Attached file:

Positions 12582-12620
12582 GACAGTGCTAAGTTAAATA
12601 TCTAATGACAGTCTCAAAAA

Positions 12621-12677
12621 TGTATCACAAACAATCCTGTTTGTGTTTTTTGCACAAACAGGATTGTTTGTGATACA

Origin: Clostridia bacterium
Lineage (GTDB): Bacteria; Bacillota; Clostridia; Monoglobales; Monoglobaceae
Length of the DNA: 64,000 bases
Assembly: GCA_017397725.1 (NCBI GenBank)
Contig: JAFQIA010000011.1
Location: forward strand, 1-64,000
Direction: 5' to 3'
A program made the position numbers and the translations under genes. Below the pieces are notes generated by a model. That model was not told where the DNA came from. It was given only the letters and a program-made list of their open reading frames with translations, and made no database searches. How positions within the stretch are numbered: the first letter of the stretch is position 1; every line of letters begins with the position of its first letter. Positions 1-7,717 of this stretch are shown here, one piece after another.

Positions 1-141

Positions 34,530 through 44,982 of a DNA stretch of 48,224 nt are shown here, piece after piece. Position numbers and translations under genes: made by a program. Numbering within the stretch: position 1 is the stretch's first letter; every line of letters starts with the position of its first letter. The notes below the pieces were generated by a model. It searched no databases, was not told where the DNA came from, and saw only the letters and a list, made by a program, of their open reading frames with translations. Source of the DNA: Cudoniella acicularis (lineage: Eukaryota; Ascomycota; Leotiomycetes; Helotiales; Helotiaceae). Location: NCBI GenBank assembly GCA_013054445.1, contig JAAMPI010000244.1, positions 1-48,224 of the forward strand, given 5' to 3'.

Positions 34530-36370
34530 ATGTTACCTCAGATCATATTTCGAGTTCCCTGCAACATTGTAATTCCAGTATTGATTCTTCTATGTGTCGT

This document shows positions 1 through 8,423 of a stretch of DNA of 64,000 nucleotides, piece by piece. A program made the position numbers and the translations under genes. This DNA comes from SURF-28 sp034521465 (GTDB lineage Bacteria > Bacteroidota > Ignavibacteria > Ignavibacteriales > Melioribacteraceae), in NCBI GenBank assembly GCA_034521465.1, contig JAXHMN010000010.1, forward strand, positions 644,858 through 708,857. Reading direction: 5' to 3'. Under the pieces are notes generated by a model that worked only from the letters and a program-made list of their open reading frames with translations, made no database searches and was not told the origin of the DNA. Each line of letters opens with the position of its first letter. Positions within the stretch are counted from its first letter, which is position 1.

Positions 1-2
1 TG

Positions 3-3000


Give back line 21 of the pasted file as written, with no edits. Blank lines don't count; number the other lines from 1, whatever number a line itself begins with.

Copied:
Positions 3-3000